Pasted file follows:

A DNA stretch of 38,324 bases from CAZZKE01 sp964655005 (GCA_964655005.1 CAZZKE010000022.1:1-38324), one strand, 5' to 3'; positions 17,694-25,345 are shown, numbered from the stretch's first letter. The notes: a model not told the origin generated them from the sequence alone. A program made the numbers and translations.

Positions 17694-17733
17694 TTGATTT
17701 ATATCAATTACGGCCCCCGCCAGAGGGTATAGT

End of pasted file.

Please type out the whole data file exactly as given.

A DNA stretch of 38,324 bases from CAZZKE01 sp964655005 (GCA_964655005.1 CAZZKE010000022.1:1-38324), one strand, 5' to 3'; positions 17,694-25,345 are shown, numbered from the stretch's first letter. The notes: a model not told the origin generated them from the sequence alone. A program made the numbers and translations.

Positions 17694-17733
17694 TTGATTT
17701 ATATCAATTACGGCCCCCGCCAGAGGGTATAGT